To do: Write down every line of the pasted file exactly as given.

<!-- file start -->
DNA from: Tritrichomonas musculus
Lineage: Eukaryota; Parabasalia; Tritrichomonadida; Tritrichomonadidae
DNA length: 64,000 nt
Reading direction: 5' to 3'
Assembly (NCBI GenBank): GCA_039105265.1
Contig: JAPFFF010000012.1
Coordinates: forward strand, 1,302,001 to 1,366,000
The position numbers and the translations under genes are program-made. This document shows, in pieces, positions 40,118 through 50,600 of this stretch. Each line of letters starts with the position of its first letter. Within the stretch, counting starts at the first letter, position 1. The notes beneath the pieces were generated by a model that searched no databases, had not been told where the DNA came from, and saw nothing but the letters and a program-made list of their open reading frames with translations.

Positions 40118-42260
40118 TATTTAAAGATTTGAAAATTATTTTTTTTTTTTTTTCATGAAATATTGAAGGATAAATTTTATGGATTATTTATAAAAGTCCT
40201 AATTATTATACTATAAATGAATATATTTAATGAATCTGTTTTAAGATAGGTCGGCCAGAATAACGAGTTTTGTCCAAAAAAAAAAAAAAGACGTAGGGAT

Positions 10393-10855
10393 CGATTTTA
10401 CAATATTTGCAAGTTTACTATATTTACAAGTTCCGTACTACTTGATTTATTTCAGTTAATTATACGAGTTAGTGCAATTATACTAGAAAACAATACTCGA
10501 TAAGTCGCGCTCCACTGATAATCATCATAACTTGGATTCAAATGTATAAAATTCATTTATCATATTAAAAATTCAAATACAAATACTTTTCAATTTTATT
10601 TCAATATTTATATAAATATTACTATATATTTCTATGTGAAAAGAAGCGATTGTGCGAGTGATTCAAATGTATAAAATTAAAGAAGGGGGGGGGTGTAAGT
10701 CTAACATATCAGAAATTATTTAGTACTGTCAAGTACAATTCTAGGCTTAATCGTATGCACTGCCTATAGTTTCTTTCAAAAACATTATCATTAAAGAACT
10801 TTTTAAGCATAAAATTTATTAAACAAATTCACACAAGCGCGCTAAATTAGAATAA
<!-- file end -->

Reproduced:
DNA from: Tritrichomonas musculus
Lineage: Eukaryota; Parabasalia; Tritrichomonadida; Tritrichomonadidae
DNA length: 64,000 nt
Reading direction: 5' to 3'
Assembly (NCBI GenBank): GCA_039105265.1
Contig: JAPFFF010000012.1
Coordinates: forward strand, 1,302,001 to 1,366,000
The position numbers and the translations under genes are program-made. This document shows, in pieces, positions 40,118 through 50,600 of this stretch. Each line of letters starts with the position of its first letter. Within the stretch, counting starts at the first letter, position 1. The notes beneath the pieces were generated by a model that searched no databases, had not been told where the DNA came from, and saw nothing but the letters and a program-made list of their open reading frames with translations.

Positions 40118-42260
40118 TATTTAAAGATTTGAAAATTATTTTTTTTTTTTTTTCATGAAATATTGAAGGATAAATTTTATGGATTATTTATAAAAGTCCT
40201 AATTATTATACTATAAATGAATATATTTAATGAATCTGTTTTAAGATAGGTCGGCCAGAATAACGAGTTTTGTCCAAAAAAAAAAAAAAGACGTAGGGAT

Positions 10393-10855
10393 CGATTTTA
10401 CAATATTTGCAAGTTTACTATATTTACAAGTTCCGTACTACTTGATTTATTTCAGTTAATTATACGAGTTAGTGCAATTATACTAGAAAACAATACTCGA
10501 TAAGTCGCGCTCCACTGATAATCATCATAACTTGGATTCAAATGTATAAAATTCATTTATCATATTAAAAATTCAAATACAAATACTTTTCAATTTTATT
10601 TCAATATTTATATAAATATTACTATATATTTCTATGTGAAAAGAAGCGATTGTGCGAGTGATTCAAATGTATAAAATTAAAGAAGGGGGGGGGTGTAAGT
10701 CTAACATATCAGAAATTATTTAGTACTGTCAAGTACAATTCTAGGCTTAATCGTATGCACTGCCTATAGTTTCTTTCAAAAACATTATCATTAAAGAACT
10801 TTTTAAGCATAAAATTTATTAAACAAATTCACACAAGCGCGCTAAATTAGAATAA